Simple Squamous Epithelium

Simple squamous epithelium is marked by a single layer of flattened cells.  The nuclei would likewise be flattened.  Because the cell is flattened, its function is for materials to pass through by diffusion or filtration.  They can be found around Bowman’s space in the kidney glomeruli, air sacs of lung, lining of blood vessels.

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Air sacs of lung (TM: 400x, picture taken with a Zeiss F40/0.65 on Sony NEX-6)
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Kidney glomerulus.  Notice the space surrounding the structure in the middle is lined with a layer of flattened (squamous) cell.  (TM: 400x, picture taken with a Zeiss F40/0.65 on Sony NEX-6)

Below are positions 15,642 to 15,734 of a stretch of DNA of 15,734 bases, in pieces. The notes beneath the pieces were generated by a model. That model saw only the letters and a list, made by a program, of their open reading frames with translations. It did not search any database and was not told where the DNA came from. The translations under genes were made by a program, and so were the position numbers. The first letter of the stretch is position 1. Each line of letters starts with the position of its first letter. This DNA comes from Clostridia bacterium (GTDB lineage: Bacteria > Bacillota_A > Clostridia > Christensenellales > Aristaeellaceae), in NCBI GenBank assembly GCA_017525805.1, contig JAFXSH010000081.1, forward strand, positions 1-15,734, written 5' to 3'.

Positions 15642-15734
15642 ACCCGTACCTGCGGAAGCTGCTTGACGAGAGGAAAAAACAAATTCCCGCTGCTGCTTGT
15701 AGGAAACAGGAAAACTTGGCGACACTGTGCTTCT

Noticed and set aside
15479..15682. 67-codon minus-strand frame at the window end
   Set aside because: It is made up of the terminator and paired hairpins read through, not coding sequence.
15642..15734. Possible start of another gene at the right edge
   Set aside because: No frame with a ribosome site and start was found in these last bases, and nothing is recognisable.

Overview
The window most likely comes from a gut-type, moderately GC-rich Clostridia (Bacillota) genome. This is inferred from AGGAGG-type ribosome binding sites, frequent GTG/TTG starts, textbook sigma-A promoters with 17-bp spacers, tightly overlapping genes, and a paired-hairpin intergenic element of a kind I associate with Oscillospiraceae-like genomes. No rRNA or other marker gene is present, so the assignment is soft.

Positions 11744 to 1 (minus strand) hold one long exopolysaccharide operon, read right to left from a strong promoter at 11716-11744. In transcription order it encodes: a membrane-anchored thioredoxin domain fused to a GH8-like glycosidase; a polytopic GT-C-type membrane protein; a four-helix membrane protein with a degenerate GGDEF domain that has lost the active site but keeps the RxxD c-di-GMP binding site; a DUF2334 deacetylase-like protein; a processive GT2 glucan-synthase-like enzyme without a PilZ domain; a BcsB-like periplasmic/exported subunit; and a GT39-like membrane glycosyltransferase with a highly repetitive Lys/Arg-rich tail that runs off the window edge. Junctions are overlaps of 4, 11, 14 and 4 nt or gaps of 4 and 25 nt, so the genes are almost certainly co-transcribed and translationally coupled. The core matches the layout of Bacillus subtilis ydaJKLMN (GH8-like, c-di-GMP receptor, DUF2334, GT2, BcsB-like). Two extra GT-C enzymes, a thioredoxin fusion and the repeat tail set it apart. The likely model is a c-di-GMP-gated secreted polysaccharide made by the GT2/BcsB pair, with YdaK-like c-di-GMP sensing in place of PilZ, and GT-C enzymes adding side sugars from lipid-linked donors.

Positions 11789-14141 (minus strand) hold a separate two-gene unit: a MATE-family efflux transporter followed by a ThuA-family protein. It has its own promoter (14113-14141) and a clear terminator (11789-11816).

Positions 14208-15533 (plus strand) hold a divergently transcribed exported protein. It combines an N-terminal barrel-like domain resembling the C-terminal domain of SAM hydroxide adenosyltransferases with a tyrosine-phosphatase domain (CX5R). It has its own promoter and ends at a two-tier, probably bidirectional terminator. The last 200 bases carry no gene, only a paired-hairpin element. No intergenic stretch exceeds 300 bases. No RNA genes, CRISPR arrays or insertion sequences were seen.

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Mammalian simple squamous epithelium, t.s.  (TM: 20x, picture taken with an Olympus SPlan FL 2/0.08 on Sony A7ii)
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Same specimen as above, showing the “floor tile” look of a simple squamous epithelium.  (TM: 100x, picture taken with a Nikon Plan Apo 10/0.4 on Sony A7ii)
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Simple squamous epithelium, t.s.  (TM: 400x, picture taken with a Zeiss F40/0.65 on Sony NEX-6)
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Small blood vessel in the Dermis.  Notice the flattened cells that make up the lumen.  Annotated version here. (TM: 630x, picture taken with a Zeiss Planapo 63/1.4 Oil on Sony A7ii)

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